Week Forty-Four: Epitaph

Here Lies the Epitaph

In Greek, the word epitaph literally means, “on the tomb.” These short, sometimes pithy, sometimes funny, gravestone inscriptions are often found underneath the name and birth and death dates of the person being memorialized. Though not all epitaphs are poetic, the most moving and memorable ones often are. Shakespeare’s self-penned epitaph even comes with a curse:

GOOD FREND FOR IESVS SAKE FORBEARE
TO DIGG THE DVST ENCLOASED HEARE
BLESTe BE Ye MAN Yt SPARES THES STONES
AND CVRST BE HE Yt MOVES MY BONES

Key Features of the Epitaph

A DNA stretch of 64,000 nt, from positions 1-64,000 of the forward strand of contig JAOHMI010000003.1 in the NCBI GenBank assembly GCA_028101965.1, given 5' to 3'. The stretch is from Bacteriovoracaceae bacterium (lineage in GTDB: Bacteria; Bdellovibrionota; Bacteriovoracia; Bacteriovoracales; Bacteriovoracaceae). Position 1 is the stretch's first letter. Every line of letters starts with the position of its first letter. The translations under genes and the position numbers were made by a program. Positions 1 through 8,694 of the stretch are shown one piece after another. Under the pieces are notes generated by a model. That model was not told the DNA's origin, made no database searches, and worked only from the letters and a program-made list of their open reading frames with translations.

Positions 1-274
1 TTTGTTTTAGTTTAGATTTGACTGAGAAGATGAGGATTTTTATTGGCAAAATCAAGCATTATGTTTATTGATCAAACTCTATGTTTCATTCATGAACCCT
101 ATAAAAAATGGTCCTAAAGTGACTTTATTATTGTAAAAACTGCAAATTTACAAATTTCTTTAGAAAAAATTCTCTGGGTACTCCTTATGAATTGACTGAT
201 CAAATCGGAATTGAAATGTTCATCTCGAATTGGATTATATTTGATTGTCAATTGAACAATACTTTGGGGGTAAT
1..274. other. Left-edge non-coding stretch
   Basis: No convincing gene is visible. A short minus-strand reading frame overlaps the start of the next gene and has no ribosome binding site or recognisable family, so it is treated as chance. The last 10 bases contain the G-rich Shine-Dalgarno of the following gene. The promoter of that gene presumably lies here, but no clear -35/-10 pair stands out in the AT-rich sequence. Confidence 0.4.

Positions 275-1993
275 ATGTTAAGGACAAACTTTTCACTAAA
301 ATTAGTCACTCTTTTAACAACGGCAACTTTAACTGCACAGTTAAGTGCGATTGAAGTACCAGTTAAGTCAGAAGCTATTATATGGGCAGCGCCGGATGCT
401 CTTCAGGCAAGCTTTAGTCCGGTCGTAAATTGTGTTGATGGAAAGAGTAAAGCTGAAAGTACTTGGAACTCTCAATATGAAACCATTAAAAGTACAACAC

Content: Remarks in some way upon the life and/or character of the person being memorialized

Form: Short; sometimes pithy, sometimes humorous

Rhyme: Sometimes rhymed

Examples

For a great collection of epitaphs of celebrities and historical figures, see the article “29 Unforgettable Epitaphs” at mentalfloss.com.

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An Original Epitaph

Handshakes and High Fives
? – 2020

While bows and waves
May yet survive,
We must say farewell
To handshakes and high fives.

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Want to Learn More? Start Here:

Epitaphs – Writer’s Digest
Epitaph – Poetry Foundation
Epitaph – Literary Terms
Epitaph – Wikipedia

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